HUD chief seeks broadband access for poor

Freddie Allen | 3/1/2015, 3:08 p.m.
Julián Castro, the secretary of the Department of Housing and Urban Development, wants to provide broadband access to public housing ...
Julián Castro, the secretary of the Department of Housing and Urban Development talks about the importance of home ownership in the African American community. Photo by Freddie Allen

WASHINGTON (NNPA) – Julián Castro, the secretary of the Department of Housing and Urban Development, wants to provide broadband access to public housing residents in an effort to increase socioeconomic mobility among poor and low-income families.

“We think [broadband access] is important because the world requires a connection to the Internet now,” Castro said.

He said that HUD wants to launch the program, which is still in its early planning stages, in 20 major metropolitan areas working with private sector telecommunication companies to wire the communities or provide wireless in a free or very low-cost way.

Castro said that in the vast majority of public housing communities there is no connectivity.

According to a 2014 report by the Pew Research Center, most households with incomes below $20,000, “do not have an internet subscription for a computer, cell phone or other device, though they may have free access at a local library or elsewhere.” Roughly 25 million American households, “have no regular internet access at all, either at home or elsewhere.”

Sixty-two percent of Black adults have broadband access at home compared to 74 percent of White adults. A gap of 12 percent. The digital divide between Black and White adults 65 and older leaps to 21 percent (30 percent vs. 51 percent who have broadband at home).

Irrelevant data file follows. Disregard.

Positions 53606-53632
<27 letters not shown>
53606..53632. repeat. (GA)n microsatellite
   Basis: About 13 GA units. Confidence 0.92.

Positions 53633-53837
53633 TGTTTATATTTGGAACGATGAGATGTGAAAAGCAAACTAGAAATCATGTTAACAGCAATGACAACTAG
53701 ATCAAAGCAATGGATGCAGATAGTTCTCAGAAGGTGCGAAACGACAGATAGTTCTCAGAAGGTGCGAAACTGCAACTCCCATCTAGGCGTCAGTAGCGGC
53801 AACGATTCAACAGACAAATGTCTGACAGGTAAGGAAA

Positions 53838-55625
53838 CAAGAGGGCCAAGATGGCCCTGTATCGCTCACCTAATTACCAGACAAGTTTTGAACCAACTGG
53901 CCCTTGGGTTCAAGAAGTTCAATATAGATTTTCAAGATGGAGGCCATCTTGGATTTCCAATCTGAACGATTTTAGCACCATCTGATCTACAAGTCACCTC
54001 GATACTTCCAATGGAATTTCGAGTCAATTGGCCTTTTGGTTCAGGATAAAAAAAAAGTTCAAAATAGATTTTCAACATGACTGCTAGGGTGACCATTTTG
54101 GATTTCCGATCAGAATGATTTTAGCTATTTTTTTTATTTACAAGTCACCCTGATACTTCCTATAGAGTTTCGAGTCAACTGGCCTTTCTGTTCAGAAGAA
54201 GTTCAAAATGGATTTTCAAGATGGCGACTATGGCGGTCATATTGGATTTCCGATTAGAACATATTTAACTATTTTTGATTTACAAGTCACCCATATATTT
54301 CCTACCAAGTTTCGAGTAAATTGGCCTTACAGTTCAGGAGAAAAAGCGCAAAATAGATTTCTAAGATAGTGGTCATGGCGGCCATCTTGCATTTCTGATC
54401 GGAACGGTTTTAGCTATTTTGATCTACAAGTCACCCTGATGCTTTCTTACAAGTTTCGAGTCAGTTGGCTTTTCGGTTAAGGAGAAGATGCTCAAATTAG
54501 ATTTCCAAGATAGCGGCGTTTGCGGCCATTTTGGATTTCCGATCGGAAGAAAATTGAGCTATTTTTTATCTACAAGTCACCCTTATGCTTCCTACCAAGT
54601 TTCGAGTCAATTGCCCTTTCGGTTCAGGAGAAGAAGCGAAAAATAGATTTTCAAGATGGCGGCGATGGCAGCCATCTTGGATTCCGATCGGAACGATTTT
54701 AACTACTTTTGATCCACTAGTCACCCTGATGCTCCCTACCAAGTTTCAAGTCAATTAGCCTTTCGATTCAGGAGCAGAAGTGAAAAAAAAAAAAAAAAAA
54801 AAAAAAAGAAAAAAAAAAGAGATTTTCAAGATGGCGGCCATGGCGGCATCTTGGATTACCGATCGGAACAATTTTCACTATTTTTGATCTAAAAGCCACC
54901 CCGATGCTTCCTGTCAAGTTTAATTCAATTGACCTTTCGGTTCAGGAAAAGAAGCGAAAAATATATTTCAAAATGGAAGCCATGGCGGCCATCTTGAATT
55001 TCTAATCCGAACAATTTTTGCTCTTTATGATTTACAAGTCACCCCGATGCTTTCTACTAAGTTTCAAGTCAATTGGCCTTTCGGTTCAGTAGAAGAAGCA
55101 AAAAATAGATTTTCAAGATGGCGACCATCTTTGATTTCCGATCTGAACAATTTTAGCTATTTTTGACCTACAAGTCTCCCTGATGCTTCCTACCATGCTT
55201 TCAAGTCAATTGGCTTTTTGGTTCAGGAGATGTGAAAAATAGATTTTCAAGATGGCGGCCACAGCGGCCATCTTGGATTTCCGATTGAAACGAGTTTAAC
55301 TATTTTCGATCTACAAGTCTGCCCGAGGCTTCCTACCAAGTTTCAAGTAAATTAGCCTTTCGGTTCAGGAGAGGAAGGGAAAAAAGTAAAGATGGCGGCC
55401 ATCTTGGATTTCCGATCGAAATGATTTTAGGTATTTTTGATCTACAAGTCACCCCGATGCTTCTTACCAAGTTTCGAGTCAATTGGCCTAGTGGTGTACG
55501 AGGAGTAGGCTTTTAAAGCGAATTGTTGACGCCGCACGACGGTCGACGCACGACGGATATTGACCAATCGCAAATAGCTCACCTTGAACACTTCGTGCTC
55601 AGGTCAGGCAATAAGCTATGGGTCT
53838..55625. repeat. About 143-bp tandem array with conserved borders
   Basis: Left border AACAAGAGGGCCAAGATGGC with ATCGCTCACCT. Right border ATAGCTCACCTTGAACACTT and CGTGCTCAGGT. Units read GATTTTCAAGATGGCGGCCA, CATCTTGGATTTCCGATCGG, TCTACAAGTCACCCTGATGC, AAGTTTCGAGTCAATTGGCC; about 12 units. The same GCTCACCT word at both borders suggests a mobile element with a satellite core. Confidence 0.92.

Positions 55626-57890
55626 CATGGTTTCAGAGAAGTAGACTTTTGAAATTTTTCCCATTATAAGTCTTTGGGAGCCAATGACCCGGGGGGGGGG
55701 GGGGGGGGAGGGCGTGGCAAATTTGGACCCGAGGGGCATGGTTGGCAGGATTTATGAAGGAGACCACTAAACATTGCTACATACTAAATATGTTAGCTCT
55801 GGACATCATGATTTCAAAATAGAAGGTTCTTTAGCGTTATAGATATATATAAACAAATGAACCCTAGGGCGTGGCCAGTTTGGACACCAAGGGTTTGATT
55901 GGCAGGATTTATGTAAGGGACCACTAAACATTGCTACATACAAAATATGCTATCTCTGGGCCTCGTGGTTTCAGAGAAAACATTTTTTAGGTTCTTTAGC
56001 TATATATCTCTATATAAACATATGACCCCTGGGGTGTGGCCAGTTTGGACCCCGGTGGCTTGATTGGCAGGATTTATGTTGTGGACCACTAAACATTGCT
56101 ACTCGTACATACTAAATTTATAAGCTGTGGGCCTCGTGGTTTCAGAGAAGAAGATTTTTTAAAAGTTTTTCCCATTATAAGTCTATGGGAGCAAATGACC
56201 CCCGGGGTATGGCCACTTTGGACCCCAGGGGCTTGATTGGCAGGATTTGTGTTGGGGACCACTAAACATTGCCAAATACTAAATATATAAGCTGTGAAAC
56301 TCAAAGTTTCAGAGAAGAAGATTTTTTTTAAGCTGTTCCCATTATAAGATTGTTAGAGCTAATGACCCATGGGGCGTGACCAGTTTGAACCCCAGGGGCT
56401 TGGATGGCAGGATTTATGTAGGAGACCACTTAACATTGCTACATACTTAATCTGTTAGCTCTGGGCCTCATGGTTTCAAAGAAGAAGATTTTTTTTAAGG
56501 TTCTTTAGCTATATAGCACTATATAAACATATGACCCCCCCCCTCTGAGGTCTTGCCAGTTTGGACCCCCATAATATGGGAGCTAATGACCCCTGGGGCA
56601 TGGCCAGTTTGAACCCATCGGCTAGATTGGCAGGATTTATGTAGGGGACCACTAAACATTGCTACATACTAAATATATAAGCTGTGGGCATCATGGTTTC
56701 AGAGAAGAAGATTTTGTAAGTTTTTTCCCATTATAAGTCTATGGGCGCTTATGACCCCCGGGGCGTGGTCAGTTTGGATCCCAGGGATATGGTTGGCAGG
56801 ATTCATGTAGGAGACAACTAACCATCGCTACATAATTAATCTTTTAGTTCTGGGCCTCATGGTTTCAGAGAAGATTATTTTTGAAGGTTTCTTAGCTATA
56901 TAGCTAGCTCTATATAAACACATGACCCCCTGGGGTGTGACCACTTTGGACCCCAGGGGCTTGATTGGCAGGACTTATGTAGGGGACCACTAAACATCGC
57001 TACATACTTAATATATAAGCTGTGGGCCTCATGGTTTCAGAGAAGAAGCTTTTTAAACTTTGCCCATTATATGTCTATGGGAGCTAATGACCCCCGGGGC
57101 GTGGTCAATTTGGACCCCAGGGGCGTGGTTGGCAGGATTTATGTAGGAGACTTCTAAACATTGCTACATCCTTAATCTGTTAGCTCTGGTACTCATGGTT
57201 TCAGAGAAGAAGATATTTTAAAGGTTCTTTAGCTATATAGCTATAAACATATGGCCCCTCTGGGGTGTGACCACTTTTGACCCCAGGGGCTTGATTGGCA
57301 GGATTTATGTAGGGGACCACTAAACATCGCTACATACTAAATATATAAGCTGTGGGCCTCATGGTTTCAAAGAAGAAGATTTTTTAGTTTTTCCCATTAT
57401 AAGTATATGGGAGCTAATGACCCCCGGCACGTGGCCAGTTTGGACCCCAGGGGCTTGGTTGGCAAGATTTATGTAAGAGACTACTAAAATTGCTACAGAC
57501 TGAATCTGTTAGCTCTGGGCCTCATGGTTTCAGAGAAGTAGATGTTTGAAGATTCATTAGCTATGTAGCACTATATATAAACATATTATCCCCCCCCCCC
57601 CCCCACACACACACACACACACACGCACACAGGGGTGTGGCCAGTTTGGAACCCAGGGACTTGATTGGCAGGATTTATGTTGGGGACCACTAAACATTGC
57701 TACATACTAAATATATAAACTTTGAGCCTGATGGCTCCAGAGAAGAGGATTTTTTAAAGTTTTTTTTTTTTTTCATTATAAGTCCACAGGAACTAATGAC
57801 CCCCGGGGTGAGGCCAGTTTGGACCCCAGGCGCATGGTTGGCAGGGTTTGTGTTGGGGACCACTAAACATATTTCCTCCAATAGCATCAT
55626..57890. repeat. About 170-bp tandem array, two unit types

A 2010 Pew survey revealed that Americans feel that people that don’t have broadband access at home “are at a major disadvantage when it comes to finding out about job opportunities or learning career skills, or when getting health information, learning new things for personal enrichment, and using government services.”

Castro said that a respectable number of people have Internet connection through their cellphone, but it’s not the same as having that access in your home where it’s more stable and you can do homework and other things that people generally don’t do on their phones.

Castro attended junior high school with a lot of kids that lived in public housing and his father also lived in public housing at different periods in his life.

“I know that the folks who live in public housing have the same aspirations and the same potential as anybody else,” Castro said. “And here at HUD we’re going to do every single thing that we can to make sure that they can be a part of our American success story.”

That American success story includes increasing homeownership to build wealth from one generation to the next and to increase upward mobility, and that’s a part of HUD’s long-term mission.

The department’s most immediate challenge, however, is addressing disparities in the rental market.

Blacks not only face discrimination in the rental market, but they also are treated differently than Whites when they look to become homeowners.

According to a 2013 report by the Department of Housing and Urban Development, “Black renters who contact agents about recently advertised housing units learn about 11.4 percent fewer available units than equally qualified whites and are shown 4.2 percent fewer units.”

Blacks are also offered shorter leases and told that background checks are required more often than White renters.